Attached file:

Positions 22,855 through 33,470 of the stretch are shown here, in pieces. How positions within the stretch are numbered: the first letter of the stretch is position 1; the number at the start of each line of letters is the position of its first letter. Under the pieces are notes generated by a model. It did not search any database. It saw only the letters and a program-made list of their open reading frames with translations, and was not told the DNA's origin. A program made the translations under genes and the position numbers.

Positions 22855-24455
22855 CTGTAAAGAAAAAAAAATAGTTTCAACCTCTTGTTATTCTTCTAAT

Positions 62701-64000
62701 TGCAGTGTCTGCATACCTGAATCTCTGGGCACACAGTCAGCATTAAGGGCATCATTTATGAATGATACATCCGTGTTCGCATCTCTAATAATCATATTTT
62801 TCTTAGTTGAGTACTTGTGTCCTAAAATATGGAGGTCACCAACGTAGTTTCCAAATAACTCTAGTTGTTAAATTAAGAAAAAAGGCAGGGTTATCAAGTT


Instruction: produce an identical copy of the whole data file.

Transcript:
Positions 22,855 through 33,470 of the stretch are shown here, in pieces. How positions within the stretch are numbered: the first letter of the stretch is position 1; the number at the start of each line of letters is the position of its first letter. Under the pieces are notes generated by a model. It did not search any database. It saw only the letters and a program-made list of their open reading frames with translations, and was not told the DNA's origin. A program made the translations under genes and the position numbers.

Positions 22855-24455
22855 CTGTAAAGAAAAAAAAATAGTTTCAACCTCTTGTTATTCTTCTAAT

Positions 62701-64000
62701 TGCAGTGTCTGCATACCTGAATCTCTGGGCACACAGTCAGCATTAAGGGCATCATTTATGAATGATACATCCGTGTTCGCATCTCTAATAATCATATTTT
62801 TCTTAGTTGAGTACTTGTGTCCTAAAATATGGAGGTCACCAACGTAGTTTCCAAATAACTCTAGTTGTTAAATTAAGAAAAAAGGCAGGGTTATCAAGTT